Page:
All us space buffs are excited as Voyager 1 finally prepares to leave the solar system.
For anyone who came in late, Voyager 1 is a space probe, which was loaded with scientific instruments and launched into space in 1977.
A sister craft, launched the same year - Voyager 2 - is hard on its heels distance wise, though headed on a different trajectory.
Both have recorded a plethora of data and taken wonderful photographs of planets.
But being the faster of the two (travelling at 19 km-a-second) Voyager 1 is about to become the first man-made object to leave the solar system.
What's more, still very much alive and "listening" for a few more years yet, this little fridge-sized space craft is destined to become the first physical "calling card" to whatever is out there.
It has a gold plaque inscribed with pictorial greetings and a gold space-proof record strapped to its side. This disc contains a selection of images, sounds and music from our planet, which can be played using an on-board phonograph (instructions provided).
Voyager has been flying towards the edge of the solar system for decades, but the BBC says it's now at the limits of the Sun's domain, ready to break through the turbulent bubble where solar particles collide with those from deep space.
Back in 1977 the men at Nasa didn't bother to aim this message in a bottle at anything particularly promising.
Nobody then knew about the stars we're now finding, which apparently have Earth-like planets orbiting them. In other words, places which really could harbour record-playing life forms.
Instead, Voyager will - in about 40,000 years - speed to within about 1.6 light years from an obscure star called Gliese 445, then head out into the great blackness of empty space.
It's perhaps a bit like squandering an opportunity to travel anywhere on the globe by choosing a point close to the Slough Trading Estate, in England.
But some of us space buffs still like to imagine aliens/angels are out there are, so to speak riding the range when Voyager comes spinning by.
If they see the craft coming, it won't be easy to monitor the gold record. They'll have to catch up with the fast-moving craft, study the record playing instructions, get the turntable spinning and place the needle in the groove. And since sound doesn't carry in a vacuum, they'll also have to provide a bubble of air for the occasion.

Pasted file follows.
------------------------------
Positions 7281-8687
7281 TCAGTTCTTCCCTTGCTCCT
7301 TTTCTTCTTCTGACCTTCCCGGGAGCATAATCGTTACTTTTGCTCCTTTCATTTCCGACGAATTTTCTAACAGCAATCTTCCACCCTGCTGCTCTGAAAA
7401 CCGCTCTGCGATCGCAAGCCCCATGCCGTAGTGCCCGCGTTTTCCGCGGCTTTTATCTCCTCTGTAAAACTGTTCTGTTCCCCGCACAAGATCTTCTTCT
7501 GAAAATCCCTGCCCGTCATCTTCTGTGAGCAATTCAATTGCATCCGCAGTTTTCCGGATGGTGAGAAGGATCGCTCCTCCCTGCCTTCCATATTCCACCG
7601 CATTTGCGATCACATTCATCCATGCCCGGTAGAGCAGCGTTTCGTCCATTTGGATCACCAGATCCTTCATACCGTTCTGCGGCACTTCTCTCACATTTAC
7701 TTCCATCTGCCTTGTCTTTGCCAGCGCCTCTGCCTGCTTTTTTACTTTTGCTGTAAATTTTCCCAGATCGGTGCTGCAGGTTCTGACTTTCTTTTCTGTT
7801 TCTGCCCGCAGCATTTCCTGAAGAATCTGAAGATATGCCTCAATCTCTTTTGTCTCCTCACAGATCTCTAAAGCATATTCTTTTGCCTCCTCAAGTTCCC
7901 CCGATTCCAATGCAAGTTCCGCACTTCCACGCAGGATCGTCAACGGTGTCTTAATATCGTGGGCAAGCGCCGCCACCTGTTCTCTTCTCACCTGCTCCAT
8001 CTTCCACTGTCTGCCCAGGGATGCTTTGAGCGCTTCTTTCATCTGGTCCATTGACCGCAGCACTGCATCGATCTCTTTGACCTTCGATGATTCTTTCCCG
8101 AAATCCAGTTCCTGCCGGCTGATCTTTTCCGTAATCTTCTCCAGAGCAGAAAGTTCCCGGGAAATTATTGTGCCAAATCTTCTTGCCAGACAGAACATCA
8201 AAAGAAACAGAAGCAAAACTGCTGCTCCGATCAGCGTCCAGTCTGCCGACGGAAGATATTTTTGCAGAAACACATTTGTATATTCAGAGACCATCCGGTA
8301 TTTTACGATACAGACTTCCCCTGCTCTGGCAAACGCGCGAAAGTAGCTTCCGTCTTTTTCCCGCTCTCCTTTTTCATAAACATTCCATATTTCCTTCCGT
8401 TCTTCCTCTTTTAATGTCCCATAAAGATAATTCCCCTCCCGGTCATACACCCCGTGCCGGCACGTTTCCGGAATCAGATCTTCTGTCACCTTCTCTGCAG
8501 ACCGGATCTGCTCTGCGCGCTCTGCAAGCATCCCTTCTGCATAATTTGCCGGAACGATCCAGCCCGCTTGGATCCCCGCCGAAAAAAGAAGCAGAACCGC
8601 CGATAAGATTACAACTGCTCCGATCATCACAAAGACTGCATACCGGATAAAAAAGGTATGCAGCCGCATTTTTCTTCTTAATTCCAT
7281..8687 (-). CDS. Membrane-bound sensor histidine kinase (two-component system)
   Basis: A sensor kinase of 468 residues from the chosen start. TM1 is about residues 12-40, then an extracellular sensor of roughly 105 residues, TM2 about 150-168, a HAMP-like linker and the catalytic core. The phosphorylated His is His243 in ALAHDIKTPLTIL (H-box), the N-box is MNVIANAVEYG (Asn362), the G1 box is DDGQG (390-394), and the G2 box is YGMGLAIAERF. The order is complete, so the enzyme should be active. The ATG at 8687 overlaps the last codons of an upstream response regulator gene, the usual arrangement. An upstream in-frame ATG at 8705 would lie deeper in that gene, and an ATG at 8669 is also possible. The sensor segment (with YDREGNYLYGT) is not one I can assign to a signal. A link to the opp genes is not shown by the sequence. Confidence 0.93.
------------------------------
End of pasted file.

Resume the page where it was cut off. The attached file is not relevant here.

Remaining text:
All things considered this project is more romantic statement than serious effort to communicate, but that doesn't worry space buffs one jot.
As the late astronomer Carl Sagan noted: "This spacecraft will be encountered and the record played only if there are advanced space-faring civilisations out there. But the launching of this 'bottle' into the cosmic 'ocean' says something very hopeful about life on this planet. Thus the record is best seen as a time capsule or a symbolic statement more than a serious attempt to communicate with extra-terrestrial life."
For all that, Voyager could potentially tell its finders much about us.
For example, electroplated upon the record cover is an ultra-pure sample of uranium.
This has a half-life of 4.468 billion years, making it possible for the finders to use the ratio of remaining uranium to determine its age.
We on Earth may be long gone, but at least they'll know we existed - and about when too.
The record cover carries the inscription, "To the makers of music all worlds, all times", hand-etched on its surface.
There's a message from former US President Jimmy Carter, reading: "This is a present from a small, distant world, a token of our sounds, our science, our images, our music, our thoughts and our feelings. We are attempting to survive our time so we may live into yours."
The disc itself has 116 pictorial images of scenes from Earth, which are encoded in analogue form.
The remaining space on the disc is audio - an hour-long recording designed to be played at 16⅔ revolutions a minute.
Thanks to Youtube you can judge the artistic value of these Sounds of Earth for yourself.
There are greetings in various languages, part of Beethoven's Fifth, a horse and cart clattering along the road and many more varied sound fragments.
For some reasons, the selection features Chuck Berry's 1958 rock'n roll classic, Johnny B Goode.
I can't imagine how this one found its way onto Voyager 1, although I've always liked that line which goes: "He never did learn to read and write so well, but he could play that guitar like ringing a bell."
From this, the aliens may conclude we're a race of semi-literate, party-loving wasters (ah, but the truth hurts).
There's about a dozen world music tracks, such as a Mugam song from Azerbaijani.
Louis Armstrong and his Hot Seven do a nice version of their trad jazz piece, Melancholy Blues.
What a Wonderful World might have been a better choice, but there you go.
For me the most memorable song on the golden record is, Dark Was the Night, Cold Was the Ground, performed by 1920s slide guitar maestro Blind Willie Johnson.
This one really pays its way, in my view.
Hardly cheerful, it's said to evoke the intensities of Christ's passion and death, but to me it's strangely soothing.
This song has been lauded by the likes of slide guru Ry Cooder and singer-guitarist Jack White.
But don't get your hopes up too high, for this song is an acquired taste being sung with moans rather than words.
Yet I can think of no better sound track for the dark solitary journey of this little space ship.
Nor in my view is there a better song to sum up the lonely ups-and-downs of life on this little blue planet, home of the race which sent out Voyager 1.